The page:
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Linear independence

  • Thread starter Benny
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Can someone help me out with the following question?

Use coordinate vectors to determine whether or not the given set is linearly independent. If it is linearly dependent, express one of the vectors as a linear combination of the others.

The set S, is [tex]\left\{ {2 + x - 3\sin x + \cos x,x + \sin x - 3\cos x,1 - 2x + 3\sin x + \cos x,2 - x - \sin x - \cos x,2 + \sin x - 3\cos x} \right\}[/tex].

So I assume that I start off by letting c_i (i = 1,2,3,4,5) be scalars multiply each of the c_i by each of the elements of S and get an equation which looks something like:

(something) + (something else)x + (another thing)sinx + (something different)cosx = 0.

I'm not really sure how to proceed at this point. One of the examples in my book, with a different set S(with 3 elements), substitutes 3 specific values of x into the equation and gets c_1 = c_2 = c_3 = 0 so that the set is linearly independent.

However, I'm not sure if that is the right method because if I have S = {1, sin^2(x), cos^2(x)} then S is linearly dependent since 1 = (1)cos^2(x) + (1)sin^2(x). But if I substitute x = 0, x = pi/2, x = pi into the equation 1 + sin^2(x) + cos^2(x) = 0 then I get a homegeneous system which only has the trivial solution and my books to suggest that it is enough to conclude from that, the set S is linearly independent(when it is clearly isn't as I just demonstrated before).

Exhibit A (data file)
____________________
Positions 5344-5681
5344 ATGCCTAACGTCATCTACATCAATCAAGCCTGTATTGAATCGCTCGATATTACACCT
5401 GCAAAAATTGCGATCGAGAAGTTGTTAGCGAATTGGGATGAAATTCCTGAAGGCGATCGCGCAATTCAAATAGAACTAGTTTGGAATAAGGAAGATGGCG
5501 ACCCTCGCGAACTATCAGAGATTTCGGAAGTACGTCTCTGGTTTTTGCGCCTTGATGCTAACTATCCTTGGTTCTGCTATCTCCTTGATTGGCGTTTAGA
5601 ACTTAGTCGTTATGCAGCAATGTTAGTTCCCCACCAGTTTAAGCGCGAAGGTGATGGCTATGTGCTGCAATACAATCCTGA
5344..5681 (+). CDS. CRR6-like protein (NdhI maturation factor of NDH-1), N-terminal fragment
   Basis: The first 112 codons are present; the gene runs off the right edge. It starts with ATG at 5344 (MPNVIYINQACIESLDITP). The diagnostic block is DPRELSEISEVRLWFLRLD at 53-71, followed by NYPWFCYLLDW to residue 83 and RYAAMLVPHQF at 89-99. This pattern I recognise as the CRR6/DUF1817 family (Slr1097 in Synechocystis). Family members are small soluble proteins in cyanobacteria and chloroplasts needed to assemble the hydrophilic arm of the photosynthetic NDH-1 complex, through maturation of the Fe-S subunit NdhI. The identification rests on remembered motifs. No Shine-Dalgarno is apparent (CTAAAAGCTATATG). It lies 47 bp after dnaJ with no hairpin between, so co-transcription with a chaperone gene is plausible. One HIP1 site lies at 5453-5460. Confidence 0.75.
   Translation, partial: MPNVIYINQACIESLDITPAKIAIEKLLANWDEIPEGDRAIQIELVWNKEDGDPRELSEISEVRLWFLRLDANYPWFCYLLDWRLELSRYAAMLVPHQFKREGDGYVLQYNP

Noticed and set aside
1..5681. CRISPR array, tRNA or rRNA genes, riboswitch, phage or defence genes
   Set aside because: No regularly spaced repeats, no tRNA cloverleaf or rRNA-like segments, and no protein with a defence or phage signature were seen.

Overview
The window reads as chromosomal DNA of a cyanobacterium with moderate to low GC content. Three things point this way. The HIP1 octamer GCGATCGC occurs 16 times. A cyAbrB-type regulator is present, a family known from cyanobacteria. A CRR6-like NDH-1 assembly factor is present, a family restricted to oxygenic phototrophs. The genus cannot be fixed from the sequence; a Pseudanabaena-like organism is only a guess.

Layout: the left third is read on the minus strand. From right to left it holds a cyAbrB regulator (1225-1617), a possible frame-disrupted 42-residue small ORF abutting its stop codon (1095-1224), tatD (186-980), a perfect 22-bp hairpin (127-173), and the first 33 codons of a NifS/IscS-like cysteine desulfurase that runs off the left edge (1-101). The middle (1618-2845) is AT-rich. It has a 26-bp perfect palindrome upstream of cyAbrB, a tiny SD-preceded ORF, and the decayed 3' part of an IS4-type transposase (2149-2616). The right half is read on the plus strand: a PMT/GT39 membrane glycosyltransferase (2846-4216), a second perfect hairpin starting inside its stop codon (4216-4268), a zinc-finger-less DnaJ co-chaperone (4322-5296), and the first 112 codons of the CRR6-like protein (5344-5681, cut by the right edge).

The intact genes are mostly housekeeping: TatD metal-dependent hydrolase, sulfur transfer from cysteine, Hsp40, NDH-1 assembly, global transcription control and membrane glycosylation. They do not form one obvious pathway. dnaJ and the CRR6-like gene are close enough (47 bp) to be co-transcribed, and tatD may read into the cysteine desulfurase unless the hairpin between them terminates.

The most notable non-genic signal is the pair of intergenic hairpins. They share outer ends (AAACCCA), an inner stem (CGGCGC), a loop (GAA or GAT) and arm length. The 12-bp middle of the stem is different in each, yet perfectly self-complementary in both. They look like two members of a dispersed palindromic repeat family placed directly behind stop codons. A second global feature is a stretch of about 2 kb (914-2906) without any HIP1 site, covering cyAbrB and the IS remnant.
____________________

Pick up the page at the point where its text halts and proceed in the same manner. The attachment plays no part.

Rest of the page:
More specifically, my book says that the equation(say c_1(1) + c_2(x) + c_3(sinx) = 0 must hold for all values of x so it holds for specific values of x. I just don't know if that's a valid 'method' to use. If it is then I could simply substitute 'convenient' values of x for the question that I included at the beginning of this message to get a simple system of equations.

In short, I'm not sure how to proceed with the question I included at the start of this message. Can someone please help me out?
 

AKG

Science Advisor
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You should be able to see immediately that it's linearly dependent. The basis vectors here are 1, x, sin(x), cos(x)... there are only 4 of them while there are 5 elements of your set. However, the questions asks you to use co-ordinates to show this, and then express one in terms of the others. So let your basis be {1, x, sin(x), cos(x)}. You can express the first element of your set with respect to this basis with co-ordinates (2,1,-3,1). Do something similar with the other vectors, and then show linear dependence as you would if you were just dealing with vectors in R4.
 
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However, I'm not sure if that is the right method because if I have S = {1, sin^2(x), cos^2(x)} then S is linearly dependent since 1 = (1)cos^2(x) + (1)sin^2(x). But if I substitute x = 0, x = pi/2, x = pi into the equation 1 + sin^2(x) + cos^2(x) = 0 then I get a homegeneous system which only has the trivial solution and my books to suggest that it is enough to conclude from that, the set S is linearly independent(when it is clearly isn't as I just demonstrated before).
Are you sure the homogenous system you got had only the trivial solution? Suppose a + b * sin^2(x) + c * cos^2(x) = 0 for all values of x, substituting x = 0, x = pi/2 and x = pi (as per your suggestion) I get

{ a + c = 0
{ a + b = 0
{ a + c = 0

(And yes, a + c = 0 is supposed to be repeated). That system clearly has many solutions, for example (a, b, c) = (1, -1, -1).
 
584
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Muzza - Yeah, you're right. I forgot to square the negative one with the cos^2(x) term.

AKG - That seems right. After reading your response I see that what I wasn't doing in my previous attempts was to choose a basis as a starting point.

Thanks for the help.
 

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